4.2.2 Integrated Resource Management

A guiding principle of this Plan is Integrated Resource Management.  Integrated Resource Management is an interdisciplinary approach to water resources management that focuses on specific water resource, subwatershed, or watershed outcomes rather than on processes such as wetland regulation, runoff rate control, or BMP selection.  This approach recognizes that water resources are complex, dynamic systems that require integrated decisions about water quality, water quantity, ecologic integrity, and land use and regulation to achieve complex and multi-dimensional end goals.  Thus, for example, rather than simply focus on a numerical water quality objective for a lake, the end goal would be a lake that meets water quality and clarity objectives intended to sustain an appropriate fishery and associated aquatic vegetation and support swimming and other recreational uses.  Accomplishing those end goals might require managing internal and external phosphorus and sediment loads, improving upstream water resources such as streams and wetlands, conserving upstream upland resources that serve to buffer human-induced impacts, and restoring degraded resources.   An integrated program of capital projects, operations and maintenance, education, conservation, public and private property improvements, and regulation of land use and land use change may be required to achieve those objectives.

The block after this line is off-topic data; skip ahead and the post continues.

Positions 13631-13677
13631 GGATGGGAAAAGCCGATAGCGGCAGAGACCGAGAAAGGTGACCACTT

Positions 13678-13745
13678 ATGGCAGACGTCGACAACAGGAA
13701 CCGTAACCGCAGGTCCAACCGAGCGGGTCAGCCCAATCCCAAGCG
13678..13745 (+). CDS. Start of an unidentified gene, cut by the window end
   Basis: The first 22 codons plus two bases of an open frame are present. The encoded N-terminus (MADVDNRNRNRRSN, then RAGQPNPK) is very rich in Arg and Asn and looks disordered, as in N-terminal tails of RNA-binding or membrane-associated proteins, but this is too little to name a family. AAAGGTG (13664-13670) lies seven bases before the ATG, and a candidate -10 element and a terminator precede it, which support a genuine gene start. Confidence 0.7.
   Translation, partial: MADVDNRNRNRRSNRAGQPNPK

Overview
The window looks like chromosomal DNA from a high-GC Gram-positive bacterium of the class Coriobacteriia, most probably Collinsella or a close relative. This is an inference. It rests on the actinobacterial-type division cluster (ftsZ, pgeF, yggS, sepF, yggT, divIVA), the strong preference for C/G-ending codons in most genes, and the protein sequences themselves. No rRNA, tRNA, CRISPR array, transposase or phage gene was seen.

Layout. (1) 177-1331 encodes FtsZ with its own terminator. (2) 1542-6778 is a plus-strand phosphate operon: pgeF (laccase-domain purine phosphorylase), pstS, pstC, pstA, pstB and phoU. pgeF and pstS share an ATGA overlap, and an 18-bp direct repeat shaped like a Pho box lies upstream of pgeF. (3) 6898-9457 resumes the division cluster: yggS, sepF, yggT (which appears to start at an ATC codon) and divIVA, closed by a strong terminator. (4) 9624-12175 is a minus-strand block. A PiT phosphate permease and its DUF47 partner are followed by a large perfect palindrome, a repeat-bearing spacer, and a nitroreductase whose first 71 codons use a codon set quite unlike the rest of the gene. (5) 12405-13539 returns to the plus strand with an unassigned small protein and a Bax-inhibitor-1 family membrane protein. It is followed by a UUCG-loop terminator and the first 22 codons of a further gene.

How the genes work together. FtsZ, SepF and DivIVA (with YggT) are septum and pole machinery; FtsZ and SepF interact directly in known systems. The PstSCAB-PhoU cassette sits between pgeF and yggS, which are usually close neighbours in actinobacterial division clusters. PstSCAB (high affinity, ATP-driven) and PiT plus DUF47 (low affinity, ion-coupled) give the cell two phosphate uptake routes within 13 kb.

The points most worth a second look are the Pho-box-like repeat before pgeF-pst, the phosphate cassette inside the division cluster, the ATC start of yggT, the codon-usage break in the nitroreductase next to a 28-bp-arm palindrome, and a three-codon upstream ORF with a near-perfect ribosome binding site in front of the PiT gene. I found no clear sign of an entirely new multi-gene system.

Integrated Resource Management recognizes that actions taken can have multiple consequences – such as the impact of new development on runoff volumes, pollutant loading, infiltration and groundwater recharge - but also can make multiple impacts.   Strategies and actions detailed in the subwatershed plans are intended to accomplish multiple objectives where possible and appropriate.  For example, stream restoration projects are intended not only to correct erosion and stabilize streambanks, but also to provide an opportunity to improve in-stream habitat and restore where possible more natural stream form and function; to improve stream buffers and riparian zone management to reduce direct runoff, provide near-stream habitat, and protect the surface water-groundwater interface within the hyporheic zone adjacent to the stream; and provide an opportunity to enhance or create wildlife corridors along streams to link high-value natural resources.  A regulatory requirement for new development to abstract some portion of new stormwater volumes generated would not only reduce downstream pollutant loading and water volumes, but would also minimize changes to local surficial groundwater recharge patterns, protecting wetland hydrology and stream baseflows.